The letter asks nearly two-dozen questions including why the inspections are being conducted, how many flights have occurred and whether they have resulted in any enforcement activities.

“Nebraskans are rightfully skeptical of an agency which continues to unilaterally insert itself into the affairs of rural America,” Smith added.

The Environmental Protection Agency uses aerial surveillance across a swath of the Midwest know as Section 7 – which  includes Nebraska, Iowa, Kansas and  Missouri — and has defended the practice as cost-efficient.

The agency declined to comment Wednesday. The letter gave the agency until June 10 to respond.

As United States and Western nations pull out, China seeks role in Afghanistan

Chinese Armed Policemen in Afghanistan. Image: china-defense-mashup.com

Chinese President Hu Jintao and his Afghan counterpart Hamid Karzai will hold talks during a global summit in Beijing this week.

MSNBC | Jun 3, 2012

BEIJING — China and Afghanistan will sign an agreement in the coming days that strategically deepens their ties, Afghan officials say, the strongest signal yet that Beijing wants a role beyond economic partnership as Western forces prepare to leave the country.

China has kept a low political profile through much of the decade-long international effort to stabilise Afghanistan, choosing instead to pursue an economic agenda, including locking in future supply from Afghanistan’s untapped mineral resources.

As the U.S.-led coalition winds up military engagement and hands over security to local forces, Beijing, along with regional powers, is gradually stepping up involvement in an area that remains at risk from being overrun by Islamist insurgents.

Chinese President Hu Jintao and his Afghan counterpart Hamid Karzai will hold talks on the sidelines of the Shanghai Cooperation Organisation summit in Beijing this week, where they will seal a wide-ranging pact governing their ties, including security cooperation.

Afghanistan has signed a series of strategic partnership agreements including with the United States, India and Britain among others in recent months, described by one Afghan official as taking out “insurance cover” for the period after the end of 2014 when foreign troops leave.

“The president of Afghanistan will be meeting the president of China in Beijing and what will happen is the elevation of our existing, solid relationship to a new level, to a strategic level,” Janan Musazai, a spokesman for the Afghan foreign ministry, told Reuters.

“It would certainly cover a broad spectrum which includes cooperation in the security sector, a very significant involvement in the economic sector, and the cultural field.”

He declined to give details about security cooperation, but Andrew Small, an expert on China at the European Marshall Fund who has tracked its ties with South Asia, said the training of security forces was one possibility.

China has signalled it will not contribute to a multilateral fund to sustain the Afghan national security forces – estimated to cost $4.1 billion per year after 2014 – but it could directly train Afghan soldiers, Small said.

“They’re concerned that there is going to be a security vacuum and they’re concerned about how the neighbours will behave,” he said.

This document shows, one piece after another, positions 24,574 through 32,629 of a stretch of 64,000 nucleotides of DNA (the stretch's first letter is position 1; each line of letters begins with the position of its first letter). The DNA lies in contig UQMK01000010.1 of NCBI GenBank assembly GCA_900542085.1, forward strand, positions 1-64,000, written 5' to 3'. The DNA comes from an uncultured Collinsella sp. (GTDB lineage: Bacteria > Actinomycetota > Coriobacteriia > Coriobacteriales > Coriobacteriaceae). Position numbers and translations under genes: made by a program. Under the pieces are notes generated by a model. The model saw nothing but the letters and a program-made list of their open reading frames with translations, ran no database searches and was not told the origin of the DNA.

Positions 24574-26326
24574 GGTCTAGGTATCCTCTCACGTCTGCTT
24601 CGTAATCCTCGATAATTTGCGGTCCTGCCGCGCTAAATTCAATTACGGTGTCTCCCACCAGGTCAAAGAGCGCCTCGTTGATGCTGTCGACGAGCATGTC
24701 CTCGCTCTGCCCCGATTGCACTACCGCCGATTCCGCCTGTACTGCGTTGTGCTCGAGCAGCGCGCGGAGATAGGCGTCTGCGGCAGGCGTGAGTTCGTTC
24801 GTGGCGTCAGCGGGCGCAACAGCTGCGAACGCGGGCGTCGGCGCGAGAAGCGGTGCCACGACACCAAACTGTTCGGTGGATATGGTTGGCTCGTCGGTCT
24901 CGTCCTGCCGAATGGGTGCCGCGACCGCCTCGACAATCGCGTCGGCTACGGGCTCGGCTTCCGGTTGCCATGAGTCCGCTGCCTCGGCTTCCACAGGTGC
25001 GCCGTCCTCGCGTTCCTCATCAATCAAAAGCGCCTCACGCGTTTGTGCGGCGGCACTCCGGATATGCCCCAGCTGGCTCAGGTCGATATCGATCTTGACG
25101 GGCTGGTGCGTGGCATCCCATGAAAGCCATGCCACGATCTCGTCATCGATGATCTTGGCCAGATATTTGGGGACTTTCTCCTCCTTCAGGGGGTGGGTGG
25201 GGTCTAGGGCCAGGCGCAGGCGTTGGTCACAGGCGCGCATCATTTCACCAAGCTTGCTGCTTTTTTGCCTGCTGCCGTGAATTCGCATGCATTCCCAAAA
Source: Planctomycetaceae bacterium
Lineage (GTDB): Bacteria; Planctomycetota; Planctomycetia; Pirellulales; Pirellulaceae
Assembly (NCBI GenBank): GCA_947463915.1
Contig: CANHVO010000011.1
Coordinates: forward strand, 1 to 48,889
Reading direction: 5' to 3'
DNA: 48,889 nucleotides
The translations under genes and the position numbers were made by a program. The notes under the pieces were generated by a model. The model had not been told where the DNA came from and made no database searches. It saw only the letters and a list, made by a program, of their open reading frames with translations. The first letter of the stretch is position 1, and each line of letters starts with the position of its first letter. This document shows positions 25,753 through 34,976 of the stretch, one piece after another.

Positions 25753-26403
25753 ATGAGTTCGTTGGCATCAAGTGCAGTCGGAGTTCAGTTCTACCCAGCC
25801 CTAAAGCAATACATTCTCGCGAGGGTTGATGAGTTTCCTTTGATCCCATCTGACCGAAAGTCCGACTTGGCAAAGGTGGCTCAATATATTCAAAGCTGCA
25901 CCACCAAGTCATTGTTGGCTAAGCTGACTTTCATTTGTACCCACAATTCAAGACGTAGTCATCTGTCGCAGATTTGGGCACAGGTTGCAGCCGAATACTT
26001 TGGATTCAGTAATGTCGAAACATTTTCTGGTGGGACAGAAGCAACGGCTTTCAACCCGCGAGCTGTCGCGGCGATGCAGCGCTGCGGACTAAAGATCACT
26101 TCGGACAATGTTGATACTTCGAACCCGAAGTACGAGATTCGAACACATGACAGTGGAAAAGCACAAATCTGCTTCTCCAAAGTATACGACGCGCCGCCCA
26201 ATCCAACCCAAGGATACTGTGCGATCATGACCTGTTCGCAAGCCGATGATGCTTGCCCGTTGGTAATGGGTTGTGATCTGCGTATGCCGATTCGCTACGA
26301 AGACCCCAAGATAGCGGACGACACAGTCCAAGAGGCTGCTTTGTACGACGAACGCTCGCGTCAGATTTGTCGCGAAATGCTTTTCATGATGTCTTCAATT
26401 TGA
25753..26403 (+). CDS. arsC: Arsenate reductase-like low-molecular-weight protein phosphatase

Beijing has been running a small progamme with Afghan law enforcement officials, focused on counter-narcotics and involving visits to China’s restive Xinjiang province, whose western tip touches the Afghan border.

Training of Afghan forces is expected to be modest, and nowhere near the scale of the Western effort to bring them up to speed, or even India’s role in which small groups of officers are trained at military institutions in India.

China wants to play a more active role, but it will weigh the sensitivities of neighbouring nations in a troubled corner of the world, said Zhang Li, a professor of South Asian studies at Sichuan University who has been studying the future of Sino-Afghan ties.

“I don’t think that the U.S. withdrawal also means a Chinese withdrawal, but especially in security affairs in Afghanistan, China will remain low-key and cautious,” he said. “China wants to play more of a role there, but each option in doing that will be assessed carefully before any steps are taken.”

Afghanistan’s immediate neighbours Iran and Pakistan, but also nearby India and Russia, have all jostled for influence in the country at the crossroads of Central and South Asia, and many expect the competition to heat up after 2014.

India has poured aid into Afghanistan and like China has invested in its mineral sector, committing billions of dollars to develop iron ore deposits, as well as build a steel plant and other infrastructure.

It worries about a Taliban resurgence and the threat to its own security from Pakistan-based militants operating from the region.

Pakistan, which is accused of having close ties with the Taliban, has repeatedly complained about India’s expanding role in Afghanistan, seeing Indian moves as a plot to encircle it.

“India-Pakistan proxy fighting is one of the main worries,” said Small.

In February, China hosted a trilateral dialogue involving officials from Pakistan and Afghanistan to discuss efforts to seek reconciliation with the Taliban.

It was first time Beijing involved itself directly and openly in efforts to stabilise Afghanistan.

Afghan foreign ministry spokesman Musazai said Kabul supported any effort to bring peace in the country. “China has close ties with Afghanistan. It also has very close ties with Pakistan and if it can help advance the vision of peace and stability in Afghanistan we welcome it.”